Augustus, the first Roman Emperor (who ruled from 27 BCE to 14 CE), wanted to restore ancient Roman religion to improve the moral behavior of the Romans. To this end, he gave himself the title pontifex maximus, or religious head of the empire, and brought back the priesthood. He also restored religious holidays such as Lustrum and started the Imperial Cult to worship the emperor as a god. This cult gained immense popularity. In addition, he restored public monuments, such as the Temple of the Gods, and built monuments that featured traditional Roman scenes, such as the Roman family, and that featured Roman gods such as Apollo and Mars.
To restore what he considered proper moral behavior and to curtail the practice of having children out of marriage and through adulterous liaisons, he gave financial and political rewards to people who had three children, particularly sons. Men over 38 who were not married were heavily taxed, and they were not allowed to attend public games. Finally, laws required Romans to marry (a law called the ex Julia de maritandis ordinibus) and outlawed celibacy and marriage without having children. Adultery became a crime punishable by the state in the lex Julia de adultenis.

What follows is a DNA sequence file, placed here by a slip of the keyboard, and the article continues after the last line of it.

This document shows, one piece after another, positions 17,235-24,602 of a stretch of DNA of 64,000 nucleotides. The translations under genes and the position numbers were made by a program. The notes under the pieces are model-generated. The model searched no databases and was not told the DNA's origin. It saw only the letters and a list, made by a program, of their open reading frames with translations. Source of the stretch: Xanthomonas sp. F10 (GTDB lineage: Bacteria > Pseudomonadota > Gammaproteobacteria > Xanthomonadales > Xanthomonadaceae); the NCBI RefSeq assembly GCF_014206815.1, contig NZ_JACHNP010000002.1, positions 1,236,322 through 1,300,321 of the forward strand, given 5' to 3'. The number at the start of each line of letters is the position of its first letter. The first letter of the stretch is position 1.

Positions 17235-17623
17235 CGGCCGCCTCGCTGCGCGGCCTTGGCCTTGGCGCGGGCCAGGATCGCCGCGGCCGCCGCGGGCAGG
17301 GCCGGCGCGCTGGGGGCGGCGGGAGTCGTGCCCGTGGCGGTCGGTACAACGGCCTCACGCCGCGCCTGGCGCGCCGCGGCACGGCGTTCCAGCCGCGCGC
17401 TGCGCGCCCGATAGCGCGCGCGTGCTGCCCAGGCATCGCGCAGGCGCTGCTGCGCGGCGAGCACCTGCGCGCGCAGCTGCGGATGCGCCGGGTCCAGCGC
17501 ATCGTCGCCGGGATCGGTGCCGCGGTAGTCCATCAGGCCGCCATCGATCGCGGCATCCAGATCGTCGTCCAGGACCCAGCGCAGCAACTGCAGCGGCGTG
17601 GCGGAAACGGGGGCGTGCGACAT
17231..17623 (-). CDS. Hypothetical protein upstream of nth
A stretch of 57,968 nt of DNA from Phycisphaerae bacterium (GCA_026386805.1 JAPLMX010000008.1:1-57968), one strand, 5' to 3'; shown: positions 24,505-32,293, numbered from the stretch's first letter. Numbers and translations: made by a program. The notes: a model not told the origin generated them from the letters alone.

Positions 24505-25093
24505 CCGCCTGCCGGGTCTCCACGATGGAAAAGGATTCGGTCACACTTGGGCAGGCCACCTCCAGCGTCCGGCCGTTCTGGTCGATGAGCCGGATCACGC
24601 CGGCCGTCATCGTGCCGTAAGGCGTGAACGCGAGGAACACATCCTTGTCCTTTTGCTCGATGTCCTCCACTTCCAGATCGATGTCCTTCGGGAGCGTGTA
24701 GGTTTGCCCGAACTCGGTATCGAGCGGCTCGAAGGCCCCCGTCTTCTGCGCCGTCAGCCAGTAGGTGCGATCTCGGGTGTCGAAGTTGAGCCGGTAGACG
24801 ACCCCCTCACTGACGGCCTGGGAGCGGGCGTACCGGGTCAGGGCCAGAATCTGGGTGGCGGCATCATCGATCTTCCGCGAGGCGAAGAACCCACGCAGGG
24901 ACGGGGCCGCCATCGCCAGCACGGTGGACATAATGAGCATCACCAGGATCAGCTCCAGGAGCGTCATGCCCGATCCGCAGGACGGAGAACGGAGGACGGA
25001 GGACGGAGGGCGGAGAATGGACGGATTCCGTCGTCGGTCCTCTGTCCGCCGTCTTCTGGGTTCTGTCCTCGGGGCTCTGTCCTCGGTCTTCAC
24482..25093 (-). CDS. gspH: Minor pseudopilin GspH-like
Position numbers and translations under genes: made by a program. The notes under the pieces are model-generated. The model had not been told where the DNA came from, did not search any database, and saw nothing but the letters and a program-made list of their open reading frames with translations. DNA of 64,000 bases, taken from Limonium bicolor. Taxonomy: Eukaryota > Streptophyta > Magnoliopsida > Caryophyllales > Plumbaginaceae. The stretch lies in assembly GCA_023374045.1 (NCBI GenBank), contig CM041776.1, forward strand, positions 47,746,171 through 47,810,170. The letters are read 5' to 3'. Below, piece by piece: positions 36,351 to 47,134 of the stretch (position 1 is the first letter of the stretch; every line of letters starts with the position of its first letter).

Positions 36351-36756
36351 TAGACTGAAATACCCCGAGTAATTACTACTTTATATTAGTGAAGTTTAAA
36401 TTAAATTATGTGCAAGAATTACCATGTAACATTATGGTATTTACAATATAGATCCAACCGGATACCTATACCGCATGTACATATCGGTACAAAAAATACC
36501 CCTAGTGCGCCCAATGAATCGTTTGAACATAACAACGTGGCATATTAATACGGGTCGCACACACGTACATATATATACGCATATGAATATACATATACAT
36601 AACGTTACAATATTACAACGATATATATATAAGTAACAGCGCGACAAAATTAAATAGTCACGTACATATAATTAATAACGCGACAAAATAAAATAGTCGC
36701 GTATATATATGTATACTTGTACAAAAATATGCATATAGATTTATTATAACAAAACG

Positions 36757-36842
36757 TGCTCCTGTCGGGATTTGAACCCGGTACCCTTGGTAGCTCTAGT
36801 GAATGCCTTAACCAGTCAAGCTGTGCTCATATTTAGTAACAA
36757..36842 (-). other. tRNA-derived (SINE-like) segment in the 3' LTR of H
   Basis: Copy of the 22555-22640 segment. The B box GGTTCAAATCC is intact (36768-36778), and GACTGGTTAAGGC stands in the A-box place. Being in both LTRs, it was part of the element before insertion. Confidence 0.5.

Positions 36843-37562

Politically, Augustus placated the Roman senators by revoking the emergency powers that the Roman leaders Julius Caesar and Mark Antony had exercised and returned these powers to the Senate and the people. However, he agreed to retain his emergency powers over rebellious provinces. After he returned power to the Senate, he took the title Augustus in 27 BCE. By taking the title Augustus, he became the first in a line of Roman emperors.
To reform the military, Augustus created the Praetorian Guard, an elite unit meant to protect the emperor. He also used the wealth collected from Egypt to pay off the troops and reduced the number of legions while sending military veterans to the provinces. He gave the veterans lands in these provinces and ensured that the provinces remained peaceful.
He also instituted economic reforms, including creating a treasury department and standard denominations in the currency. Bronze currency, the issuing of which had been disturbed in the civil wars, was begun again, and he personally oversaw the coinage of gold and silver. Gold became part of the monetary system for the first time in Rome's history.